It is important to understand and know what is in your insurance policy. That is why one of our comprehensive policy reviews is so valuable. When you know and understand what is actually in the policy you pay for, it gives you the opportunity to shop for a better policy before disaster strikes and you are left to pay for expensive damages that are not covered.
Those of us who live in communities with homeowners associations are familiar with the dreaded letter informing us that our tile roof and/or driveway needs to be pressure cleaned within 30 days. In some cases, this helpful information comes with threats of fines, ouster from the community pool or other horrible social banishment.
At least every week or so in my community, I see a person on a roof with a large circular sidewalk wand moving it over the tiles, washing away the discoloration and restoring the appearance of the roof to its former brilliance. What goes unobserved are the cracked and broken tiles left behind. Sidewalk wands are named that because they are meant to be used on sidewalks and driveways, not on tile roofs!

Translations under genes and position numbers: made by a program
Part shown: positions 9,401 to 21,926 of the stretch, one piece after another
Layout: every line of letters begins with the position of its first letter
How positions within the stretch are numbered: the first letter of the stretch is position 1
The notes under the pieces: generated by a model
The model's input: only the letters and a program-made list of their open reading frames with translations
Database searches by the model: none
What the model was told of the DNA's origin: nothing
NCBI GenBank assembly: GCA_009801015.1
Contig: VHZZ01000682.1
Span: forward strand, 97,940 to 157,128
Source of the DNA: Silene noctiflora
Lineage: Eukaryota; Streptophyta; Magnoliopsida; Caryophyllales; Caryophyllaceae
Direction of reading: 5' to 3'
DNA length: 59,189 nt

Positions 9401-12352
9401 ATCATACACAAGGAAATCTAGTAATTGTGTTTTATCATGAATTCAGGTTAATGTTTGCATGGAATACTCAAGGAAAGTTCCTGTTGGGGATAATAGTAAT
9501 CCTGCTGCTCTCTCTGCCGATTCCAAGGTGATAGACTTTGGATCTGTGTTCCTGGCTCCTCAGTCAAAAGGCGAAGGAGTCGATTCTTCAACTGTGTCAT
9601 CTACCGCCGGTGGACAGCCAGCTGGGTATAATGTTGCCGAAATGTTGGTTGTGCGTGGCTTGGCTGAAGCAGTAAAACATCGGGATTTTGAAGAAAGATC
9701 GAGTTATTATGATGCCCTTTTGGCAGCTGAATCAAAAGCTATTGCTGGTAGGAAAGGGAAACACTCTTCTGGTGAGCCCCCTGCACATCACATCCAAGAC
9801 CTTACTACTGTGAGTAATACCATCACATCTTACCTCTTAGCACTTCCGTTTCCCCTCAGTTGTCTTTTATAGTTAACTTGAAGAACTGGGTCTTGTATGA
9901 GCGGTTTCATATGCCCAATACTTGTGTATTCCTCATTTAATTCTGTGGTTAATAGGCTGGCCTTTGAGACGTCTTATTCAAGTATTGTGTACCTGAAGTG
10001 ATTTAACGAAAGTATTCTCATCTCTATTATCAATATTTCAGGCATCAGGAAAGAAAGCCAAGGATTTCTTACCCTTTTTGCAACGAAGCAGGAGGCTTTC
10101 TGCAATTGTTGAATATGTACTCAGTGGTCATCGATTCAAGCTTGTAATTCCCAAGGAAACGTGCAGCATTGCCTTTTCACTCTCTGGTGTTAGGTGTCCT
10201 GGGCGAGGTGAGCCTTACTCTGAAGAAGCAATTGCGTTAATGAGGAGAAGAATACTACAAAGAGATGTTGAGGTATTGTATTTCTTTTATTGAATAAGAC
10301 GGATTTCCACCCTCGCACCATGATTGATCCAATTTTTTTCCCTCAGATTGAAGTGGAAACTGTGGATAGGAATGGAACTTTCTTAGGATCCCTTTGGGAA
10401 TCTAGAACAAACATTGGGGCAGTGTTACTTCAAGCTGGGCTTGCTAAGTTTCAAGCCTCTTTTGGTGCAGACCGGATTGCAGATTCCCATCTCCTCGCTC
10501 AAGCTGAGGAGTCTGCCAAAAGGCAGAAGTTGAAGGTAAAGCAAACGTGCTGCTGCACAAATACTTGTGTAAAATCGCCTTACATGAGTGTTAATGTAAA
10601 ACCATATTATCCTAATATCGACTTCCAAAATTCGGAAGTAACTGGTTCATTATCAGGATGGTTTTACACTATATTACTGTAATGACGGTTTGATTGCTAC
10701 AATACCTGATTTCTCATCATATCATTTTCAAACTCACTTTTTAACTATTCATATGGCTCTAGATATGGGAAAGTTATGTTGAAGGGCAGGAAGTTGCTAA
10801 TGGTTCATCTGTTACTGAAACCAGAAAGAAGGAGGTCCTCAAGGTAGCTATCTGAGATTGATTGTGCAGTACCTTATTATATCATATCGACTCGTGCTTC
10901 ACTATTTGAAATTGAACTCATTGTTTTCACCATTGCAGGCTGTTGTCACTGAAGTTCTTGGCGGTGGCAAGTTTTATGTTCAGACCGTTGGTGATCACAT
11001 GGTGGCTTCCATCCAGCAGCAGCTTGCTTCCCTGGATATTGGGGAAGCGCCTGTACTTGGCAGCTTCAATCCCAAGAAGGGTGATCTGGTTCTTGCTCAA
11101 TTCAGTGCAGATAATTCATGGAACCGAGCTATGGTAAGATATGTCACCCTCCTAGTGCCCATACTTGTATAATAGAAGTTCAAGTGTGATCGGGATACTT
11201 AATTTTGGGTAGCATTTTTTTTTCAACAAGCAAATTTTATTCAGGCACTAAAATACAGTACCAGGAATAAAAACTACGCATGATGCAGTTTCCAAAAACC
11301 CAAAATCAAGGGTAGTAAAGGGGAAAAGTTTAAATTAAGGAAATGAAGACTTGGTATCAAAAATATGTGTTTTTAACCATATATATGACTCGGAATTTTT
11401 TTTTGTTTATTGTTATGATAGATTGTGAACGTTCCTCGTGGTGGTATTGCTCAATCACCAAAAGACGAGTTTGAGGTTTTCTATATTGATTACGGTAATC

Another thing that can cause damage during roof cleaning is the person walking on the roof. An inexperienced or careless worker can cause a great deal of destruction. Broken and cracked tiles occur by stepping on the curved portion of barrel tiles instead of the flat parts. I have inspected many roofs with damage like this where there has been no storm activity and the only people to have accessed the roof is the pressure cleaning company.
So, what do you do? There are roof cleaning companies that do not use destructive methods. Several use a chemical process that is environmentally safe, to wash away the dirt and grime. Do your research. Ask questions. If possible, hire someone that a friend or someone you trust has used and is pleased with. Don’t hire just anyone that knocks on the door and gives you a low bid. It may cost you big time down the road.